Newly branded Fringe Western Wear owners Riley Arends, Morgan Pingel and Charlotte Smarr are expanding their western-inspired boutique to offer a wider range of apparel — and boots, of course — at what used to be the Ruby Tuesday by Bass Pro Shops.
Arends, Pingel and Smarr are not only business partners; they’re family. Arends and Pingel are sisters, and Smarr is their mother. “Our parents own several businesses in Columbia, so we’ve all worked together in some sense my entire life,” Pingel says. “It’s just second nature to us to work within our family. There are crazy times to it — it has its pros and cons — but we don’t know anything different.”
As a family-owned business, the team of women decided it was time to broaden their brand. “We were looking to expand because we wanted more room, and more parking for our customers,” Pingel says. “Plus, we wanted to own our own building that we could build and renovate to our needs.”
“We really liked being downtown — The District is an amazing community — so it was a really hard decision for us. Our downtown location had great foot traffic, especially during sorority moms’ weekends and MU football game weekends,” she says.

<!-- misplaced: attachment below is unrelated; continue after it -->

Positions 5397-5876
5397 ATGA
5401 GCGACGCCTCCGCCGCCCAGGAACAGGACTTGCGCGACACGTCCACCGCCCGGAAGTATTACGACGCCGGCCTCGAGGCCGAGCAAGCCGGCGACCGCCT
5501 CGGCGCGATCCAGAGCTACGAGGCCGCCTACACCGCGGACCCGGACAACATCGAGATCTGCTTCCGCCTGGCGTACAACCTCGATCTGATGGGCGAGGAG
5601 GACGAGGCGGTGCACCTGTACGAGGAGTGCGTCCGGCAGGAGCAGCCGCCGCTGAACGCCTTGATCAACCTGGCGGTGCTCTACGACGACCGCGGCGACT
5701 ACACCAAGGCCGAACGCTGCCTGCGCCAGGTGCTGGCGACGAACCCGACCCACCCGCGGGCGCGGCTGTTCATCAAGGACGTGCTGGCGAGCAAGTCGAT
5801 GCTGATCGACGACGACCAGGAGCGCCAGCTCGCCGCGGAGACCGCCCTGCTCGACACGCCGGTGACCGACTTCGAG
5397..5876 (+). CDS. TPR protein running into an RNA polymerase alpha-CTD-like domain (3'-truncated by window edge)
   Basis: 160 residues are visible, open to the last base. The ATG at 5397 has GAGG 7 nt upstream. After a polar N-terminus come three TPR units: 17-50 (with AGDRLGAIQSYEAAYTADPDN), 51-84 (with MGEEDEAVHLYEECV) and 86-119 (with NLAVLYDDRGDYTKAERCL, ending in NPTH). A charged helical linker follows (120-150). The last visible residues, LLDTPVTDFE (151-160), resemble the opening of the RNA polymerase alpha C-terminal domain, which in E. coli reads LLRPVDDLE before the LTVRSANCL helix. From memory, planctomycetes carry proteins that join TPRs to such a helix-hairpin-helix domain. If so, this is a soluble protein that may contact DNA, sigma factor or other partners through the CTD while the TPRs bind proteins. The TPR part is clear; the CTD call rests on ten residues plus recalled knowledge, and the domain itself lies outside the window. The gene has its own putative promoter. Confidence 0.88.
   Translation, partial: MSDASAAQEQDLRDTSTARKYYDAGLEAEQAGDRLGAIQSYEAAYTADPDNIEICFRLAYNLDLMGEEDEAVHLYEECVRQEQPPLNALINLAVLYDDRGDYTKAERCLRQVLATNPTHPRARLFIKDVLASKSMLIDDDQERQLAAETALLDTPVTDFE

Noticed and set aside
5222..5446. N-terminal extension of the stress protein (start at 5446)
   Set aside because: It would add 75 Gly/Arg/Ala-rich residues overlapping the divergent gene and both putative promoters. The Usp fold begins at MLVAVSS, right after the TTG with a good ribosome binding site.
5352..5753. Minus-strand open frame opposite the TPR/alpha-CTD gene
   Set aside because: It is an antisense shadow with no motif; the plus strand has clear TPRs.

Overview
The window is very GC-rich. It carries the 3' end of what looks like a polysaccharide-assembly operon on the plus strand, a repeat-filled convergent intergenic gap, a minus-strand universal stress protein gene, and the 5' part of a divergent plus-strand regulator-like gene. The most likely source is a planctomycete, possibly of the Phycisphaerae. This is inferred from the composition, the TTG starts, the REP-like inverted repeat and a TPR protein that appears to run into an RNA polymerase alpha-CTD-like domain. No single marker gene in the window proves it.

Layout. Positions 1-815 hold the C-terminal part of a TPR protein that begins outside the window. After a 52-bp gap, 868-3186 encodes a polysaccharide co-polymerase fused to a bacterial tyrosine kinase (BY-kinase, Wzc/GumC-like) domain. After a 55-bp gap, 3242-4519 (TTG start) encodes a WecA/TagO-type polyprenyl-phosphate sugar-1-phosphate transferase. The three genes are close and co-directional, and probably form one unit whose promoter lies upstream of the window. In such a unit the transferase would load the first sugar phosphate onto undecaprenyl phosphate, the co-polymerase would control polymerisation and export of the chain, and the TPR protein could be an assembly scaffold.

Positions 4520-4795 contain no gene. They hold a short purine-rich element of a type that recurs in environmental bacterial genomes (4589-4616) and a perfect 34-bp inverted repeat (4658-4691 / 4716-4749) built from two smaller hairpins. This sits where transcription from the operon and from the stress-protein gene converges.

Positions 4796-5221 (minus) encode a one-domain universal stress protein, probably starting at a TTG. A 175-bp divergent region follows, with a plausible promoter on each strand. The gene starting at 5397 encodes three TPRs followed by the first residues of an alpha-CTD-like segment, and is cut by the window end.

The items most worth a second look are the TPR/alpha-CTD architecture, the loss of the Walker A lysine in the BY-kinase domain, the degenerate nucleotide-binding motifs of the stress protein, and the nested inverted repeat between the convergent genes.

The search for land to build a new location began last year, but because of high building costs — and new additions to both Arends’s and Pingel’s families — the expansion got put on the back burner, Pingel says. Just before she and her sister had their babies, the possibility of purchasing the old Ruby Tuesday location popped up.
“Although it’s a little out of the way compared to downtown,” Pingel says, “it has ample parking and we like that it’s next to Bass Pro Shops and Menards. We’re hoping people out shopping and working on home improvement projects will swing in and see us.
“This location makes us become a little more of a destination. Rather than getting the foot traffic of downtown, it will be people coming specifically to shop with us.”
But how, one might ask, does a person go about renovating a restaurant into a retail space? Lots of gutting, Pingel says. They replaced the floors, re-painted, removed everything from the commercial kitchen, changed lighting fixtures, and painted the exterior a more neutral mocha color. What was once the kitchen is now Fringe’s boot barn area, and what was the bar is a boot-try-on station.
The biggest change from Fringe Boutique to Fringe Western Wear is the expansion of their offerings for children, and the addition of men’s clothing and footwear. “We are still wanting to keep the women’s boutique look because we’ve established a big customer base, but we’re wanting to expand into more Western brands such as Wrangler, Ariat and Cinch. We’re also dipping our toe into kids’ offerings to see how that goes,” Pingel says. What’s cuter than a little kid in a pair of boots, though?
Fringe Western Wear opened at 3310 Vandiver Drive in late August.